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I think I have a relatively good handle on the different Type of services which systemd can be configured for (e.g. simple, oneshot, etc).

The docs provide a pretty reasonable overview and description of the options. So often it's possible to "guess" the likely best option and do 'trial and error' to confirm. That is especially the case with applications that I'm quite familiar with.

However, I am concerned that there may be circumstance I'm not accounting for during my 'trial and error' testing (i.e. risk of edge case bugs). So I'm after suggestions on methods of testing/investigating an application to determine it's likely best Type.

FWIW, I'm thinking of some way of manually launching an application and tracing how it responds, whether it forks or not (multiple processes, etc). I feel like there must be some relatively easy way to do that (using standard commandline tools) that I'm missing.

I'm not sure if it's relevant, but Debian is my distro of choice.

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    Joke on systemd: if there were "some relatively easy way to do that (using standard commandline tools)" they would have either (a) already incorporated that, or (b) re-invented it.
    – muru
    Oct 3, 2019 at 5:37
  • @muru That is pretty funny! :D Oct 3, 2019 at 5:57
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    Also consider that often the right answer is not really derive Type from a program's behavior (e.g. Type=forking) but instead to modify the program's behavior (to not daemonize) in order to use a more appropriate Type (such as Type=simple). Also more integration with systemd is usually pretty beneficial and often enables powerful features (such as socket activation), so the best answer is that it's up to the developers to provide systemd units together with their code, so they can take full benefit of full integration.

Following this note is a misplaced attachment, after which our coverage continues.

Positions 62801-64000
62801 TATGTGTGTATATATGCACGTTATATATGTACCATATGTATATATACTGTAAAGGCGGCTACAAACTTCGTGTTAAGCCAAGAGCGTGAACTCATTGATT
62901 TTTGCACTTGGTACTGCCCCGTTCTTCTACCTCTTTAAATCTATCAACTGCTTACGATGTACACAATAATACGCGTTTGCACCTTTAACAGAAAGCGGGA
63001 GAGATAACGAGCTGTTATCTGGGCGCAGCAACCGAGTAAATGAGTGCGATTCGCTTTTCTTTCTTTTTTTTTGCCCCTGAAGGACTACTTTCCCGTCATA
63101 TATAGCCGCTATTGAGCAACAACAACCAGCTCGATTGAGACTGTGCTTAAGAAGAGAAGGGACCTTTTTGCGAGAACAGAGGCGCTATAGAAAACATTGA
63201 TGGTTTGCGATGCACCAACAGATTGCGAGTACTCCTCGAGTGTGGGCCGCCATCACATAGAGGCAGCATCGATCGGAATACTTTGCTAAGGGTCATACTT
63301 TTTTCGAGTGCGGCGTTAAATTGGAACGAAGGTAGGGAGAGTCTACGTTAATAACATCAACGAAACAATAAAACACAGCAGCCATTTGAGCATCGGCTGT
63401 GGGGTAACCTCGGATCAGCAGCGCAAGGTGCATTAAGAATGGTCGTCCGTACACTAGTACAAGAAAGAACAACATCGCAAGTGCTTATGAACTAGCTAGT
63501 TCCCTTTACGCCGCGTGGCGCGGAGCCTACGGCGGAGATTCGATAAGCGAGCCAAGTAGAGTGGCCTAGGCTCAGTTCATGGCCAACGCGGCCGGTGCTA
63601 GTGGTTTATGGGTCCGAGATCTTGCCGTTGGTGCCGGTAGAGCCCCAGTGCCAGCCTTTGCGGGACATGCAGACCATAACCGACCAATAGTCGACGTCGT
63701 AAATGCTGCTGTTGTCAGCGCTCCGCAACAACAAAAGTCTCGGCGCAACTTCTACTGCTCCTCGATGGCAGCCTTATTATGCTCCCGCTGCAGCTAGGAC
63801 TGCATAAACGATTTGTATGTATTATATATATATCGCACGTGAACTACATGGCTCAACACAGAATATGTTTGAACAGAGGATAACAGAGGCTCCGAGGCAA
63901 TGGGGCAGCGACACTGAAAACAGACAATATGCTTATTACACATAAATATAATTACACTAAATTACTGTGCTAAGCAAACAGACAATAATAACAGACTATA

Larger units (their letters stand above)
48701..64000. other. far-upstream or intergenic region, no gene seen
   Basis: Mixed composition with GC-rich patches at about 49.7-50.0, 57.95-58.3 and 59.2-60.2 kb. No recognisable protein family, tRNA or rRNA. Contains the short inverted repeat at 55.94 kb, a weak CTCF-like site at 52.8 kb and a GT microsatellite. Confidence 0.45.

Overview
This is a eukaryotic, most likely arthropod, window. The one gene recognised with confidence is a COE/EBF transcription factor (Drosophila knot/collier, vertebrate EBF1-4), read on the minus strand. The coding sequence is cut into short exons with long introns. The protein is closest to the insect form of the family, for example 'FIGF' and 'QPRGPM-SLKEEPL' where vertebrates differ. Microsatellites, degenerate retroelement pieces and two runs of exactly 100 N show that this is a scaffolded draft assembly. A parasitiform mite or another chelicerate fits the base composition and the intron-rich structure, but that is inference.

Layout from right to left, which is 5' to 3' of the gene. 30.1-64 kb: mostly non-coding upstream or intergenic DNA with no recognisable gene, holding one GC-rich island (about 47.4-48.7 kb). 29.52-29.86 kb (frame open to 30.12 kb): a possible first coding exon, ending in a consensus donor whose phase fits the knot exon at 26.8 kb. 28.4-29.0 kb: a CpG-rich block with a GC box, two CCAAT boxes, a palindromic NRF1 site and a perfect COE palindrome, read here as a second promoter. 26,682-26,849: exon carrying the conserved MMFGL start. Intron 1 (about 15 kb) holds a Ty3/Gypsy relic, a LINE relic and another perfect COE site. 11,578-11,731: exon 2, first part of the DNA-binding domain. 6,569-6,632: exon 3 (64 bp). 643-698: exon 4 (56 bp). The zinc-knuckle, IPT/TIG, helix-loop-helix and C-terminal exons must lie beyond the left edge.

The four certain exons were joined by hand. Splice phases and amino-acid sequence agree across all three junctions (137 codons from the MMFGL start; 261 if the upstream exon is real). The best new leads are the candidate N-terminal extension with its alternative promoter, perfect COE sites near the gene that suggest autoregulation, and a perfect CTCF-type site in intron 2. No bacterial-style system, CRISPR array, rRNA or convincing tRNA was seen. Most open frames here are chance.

– filbranden
    Oct 3, 2019 at 9:47
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    Good point @filbranden. Obviously that's not so easy when working with someone else's software, although with FLOSS, improvements could always be contributed back. Oct 4, 2019 at 0:07

1 Answer 1

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(Copied from my answer on Super User.SE.)

When you start the service manually from the command line (without using the nohupprefix command or the & suffix to run it in the background, or in other words, just run the command you would put on the ExecStart= line of the .service file), what happens?

a) If the service starts and keeps running, and the prompt does not return until you press Control-C or stop the service in some other way: then Type = simple is the right choice.

b) If the prompt returns but the service keeps running in the background (i.e. the service daemonizes itself on its own), then Type = forking is the right choice.

c) If the service does its job and returns to the prompt without leaving anything running (i.e. the service just adjusts some kernel settings, sends a command to something else or does something similar), then Type = oneshot is probably the right choice. In this case, ExecStart of the service might be the command to "set" something, and ExecStop would be the corresponding command to "unset" it. This type usually benefits of RemainAfterExit=true, so systemd will keep track of the "state" of this service according to whether the thing was most recently "set" or "unset".